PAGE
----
Thursday, March 7, 2013

A Publishing Raw Deal

I was going to name this blog "Digital Rape of Publishing". Then I realized it would make me seem like an insensitive jerk.

I recently read a blog by author John Scalzi on the news that Random House has a new electronic subsidiary called Hydra. He wrote that this new company is offering contract terms that are not beneficial to new writers. It is important to note that these writers are probably not represented by agents.

Here is his blog post to which I am referencing.  http://whatever.scalzi.com/2013/03/06/note-to-sff-writers-random-houses-hydra-imprint-has-appallingly-bad-contract-terms/

 As he aptly stated, this model is borrowed from the music industry and these so called costs are often inflated, and in some cases, fabricated.  

Unfortunately, I think this kind of thing is going to continue. As an example, Amazon has it's own film studio, but what some people may not know is that they have both a WGA and a non-WGA signatories. This often exploits new screenwriters that have yet to receive their WGA card, for the deal they receive is not in their best interest.

If a reputable publisher wants a writer, and offers a writer those kind of terms, why would said writer consider it?


It's because the allure of being published. It's like the hot girl that will date you but never puts out. You still do it because it raises your social status. I think it is the same here.

Publishing is a business and like a business, it wants to make money. It will try to obtain the best work force for the least amount of money. And they prey on the young and/or experienced because, frankly, these people lack the knowledge to resist and/or they will sell their soul to get published any way possible.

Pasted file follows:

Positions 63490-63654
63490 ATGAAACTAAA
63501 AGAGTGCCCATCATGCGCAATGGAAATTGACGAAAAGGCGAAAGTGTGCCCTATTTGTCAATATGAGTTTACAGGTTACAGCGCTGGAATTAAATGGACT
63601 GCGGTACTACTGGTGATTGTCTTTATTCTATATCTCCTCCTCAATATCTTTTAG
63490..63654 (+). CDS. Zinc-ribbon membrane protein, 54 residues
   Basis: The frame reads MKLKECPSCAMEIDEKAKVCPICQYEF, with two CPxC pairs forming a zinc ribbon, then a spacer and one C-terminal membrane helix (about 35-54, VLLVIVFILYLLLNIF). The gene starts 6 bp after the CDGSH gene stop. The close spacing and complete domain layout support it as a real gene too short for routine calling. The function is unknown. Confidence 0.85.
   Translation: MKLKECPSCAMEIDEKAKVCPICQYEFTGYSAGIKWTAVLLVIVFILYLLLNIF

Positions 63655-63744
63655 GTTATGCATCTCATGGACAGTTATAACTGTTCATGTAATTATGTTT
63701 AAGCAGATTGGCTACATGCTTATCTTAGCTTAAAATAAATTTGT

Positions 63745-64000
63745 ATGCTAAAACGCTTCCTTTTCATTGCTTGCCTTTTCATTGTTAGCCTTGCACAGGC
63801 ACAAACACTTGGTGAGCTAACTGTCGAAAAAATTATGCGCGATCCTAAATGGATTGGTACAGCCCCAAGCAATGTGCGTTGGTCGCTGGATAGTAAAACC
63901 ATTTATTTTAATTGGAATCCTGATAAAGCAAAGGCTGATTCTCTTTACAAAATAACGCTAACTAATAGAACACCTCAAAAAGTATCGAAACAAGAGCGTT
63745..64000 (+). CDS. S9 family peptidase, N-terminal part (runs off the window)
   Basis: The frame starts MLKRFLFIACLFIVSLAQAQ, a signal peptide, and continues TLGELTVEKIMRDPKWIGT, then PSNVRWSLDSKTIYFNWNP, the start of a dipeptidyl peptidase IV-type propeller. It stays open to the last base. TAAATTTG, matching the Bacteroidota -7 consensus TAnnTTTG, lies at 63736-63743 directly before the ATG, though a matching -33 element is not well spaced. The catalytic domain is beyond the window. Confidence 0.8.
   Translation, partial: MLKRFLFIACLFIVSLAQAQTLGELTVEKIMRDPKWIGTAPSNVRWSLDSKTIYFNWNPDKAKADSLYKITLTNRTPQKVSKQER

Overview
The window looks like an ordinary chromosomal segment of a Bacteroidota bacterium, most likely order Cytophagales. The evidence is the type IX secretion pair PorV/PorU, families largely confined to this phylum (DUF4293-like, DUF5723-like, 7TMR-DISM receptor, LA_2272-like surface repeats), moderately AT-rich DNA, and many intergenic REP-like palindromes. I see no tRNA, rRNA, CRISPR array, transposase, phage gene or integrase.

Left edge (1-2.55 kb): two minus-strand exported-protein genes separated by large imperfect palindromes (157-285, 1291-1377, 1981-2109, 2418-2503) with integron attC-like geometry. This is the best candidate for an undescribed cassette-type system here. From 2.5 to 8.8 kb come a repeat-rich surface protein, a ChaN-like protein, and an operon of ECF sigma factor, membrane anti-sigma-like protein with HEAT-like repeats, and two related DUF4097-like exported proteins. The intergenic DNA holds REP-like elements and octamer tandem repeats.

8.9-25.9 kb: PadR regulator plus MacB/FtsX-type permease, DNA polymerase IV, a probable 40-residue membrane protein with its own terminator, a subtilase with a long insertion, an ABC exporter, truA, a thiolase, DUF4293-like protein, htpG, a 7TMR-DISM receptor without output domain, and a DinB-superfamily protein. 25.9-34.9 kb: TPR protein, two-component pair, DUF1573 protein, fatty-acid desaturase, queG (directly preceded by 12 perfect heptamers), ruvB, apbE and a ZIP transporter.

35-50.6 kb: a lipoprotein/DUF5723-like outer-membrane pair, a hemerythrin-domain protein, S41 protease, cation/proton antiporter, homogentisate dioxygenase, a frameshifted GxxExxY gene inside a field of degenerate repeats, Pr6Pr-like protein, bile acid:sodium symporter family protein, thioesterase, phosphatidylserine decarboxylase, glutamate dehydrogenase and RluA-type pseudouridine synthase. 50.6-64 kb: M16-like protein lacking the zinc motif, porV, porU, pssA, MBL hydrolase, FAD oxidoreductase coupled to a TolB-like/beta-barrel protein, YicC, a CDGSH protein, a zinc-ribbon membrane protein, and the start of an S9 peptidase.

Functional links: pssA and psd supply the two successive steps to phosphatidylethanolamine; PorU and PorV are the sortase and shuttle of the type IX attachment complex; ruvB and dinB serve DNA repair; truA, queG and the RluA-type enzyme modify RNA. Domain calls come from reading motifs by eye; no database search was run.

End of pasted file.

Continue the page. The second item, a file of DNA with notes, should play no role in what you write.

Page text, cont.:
Specifically, the writing industry, as many writers well know, in any media is insanely difficult to enter. Art is no longer supported for art's sake, it has to be a viable, income producing commodity.

There are trends. A novel, no matter how brilliant it might be, will not get published if a publisher/editor deems it "unsellable".  A badly written novel, if it fits a popular trend, will get published, and incredibly, some are huge sellers.

Which takes me so self-publishing, the equivalent to the "Don't take no for an answer filmmaker."  There are some great books that circumvent the traditional publishing path. And many bad ones. It is not very different from what publishing companies crank out, except SP has a bigger scale.

So if a new writer wants to publish his book with a traditional publisher, he needs an agent.  To get an agent, the agent wants to see some published work of said writer.  So the writer self - publishes this novel,  If it does poorly, which it most likely will because of sheer volume of similar novels, he is now in worse position as before. If it does fairly well, he might get the agent. The next project he does may be passed on to a publisher.  Now he has a shot to get published.  Maybe.

Now, some people might say publishers are threatened by self - publishing and they are giving lousy deals to obtain and/or maintain control to which  they were accustomed.

I agree with this sentiment somewhat, but only because of the phenomenal growth of the digital age.

Besides their ability to market and promote your work, what else can they offer for your e-book?

There are no book - binding and printing fees. No shipping costs. No inventory control costs. Minimal labor costs. Even the e-book cover could be made by the writer,  and if not, there are freelance pros who give a decent price.

Digital is cheaper. The contracts that Hydra offer that  Scalzi calls  "A horrendously bad deal and if you are ever offered something like it, you should run away as fast as your legs or other conveyances will carry you." is bullshit  If you're a writer, you are selling your soul if you sign any deal like this.


 You noticed I mentioned  the "selling the soul" thing twice. That's because no matter what anyone says, there will be writers, whom without a doubt, will take this kind of deal.  It's doesn't matter even if a prominent writer like John Scalzi,  who is also the president of the Science Fiction and Fantasy Writers of America (SFWA), tells them otherwise.

It is because most writers are an insecure lot. We want acceptance. We want viability. But most of all, we want people to listen. Most won't listen when we speak, but maybe, just maybe, that one moment where a group of words grabs them, we might get their attention.

That alone, is so important to some that  they will take the risk.

No comments: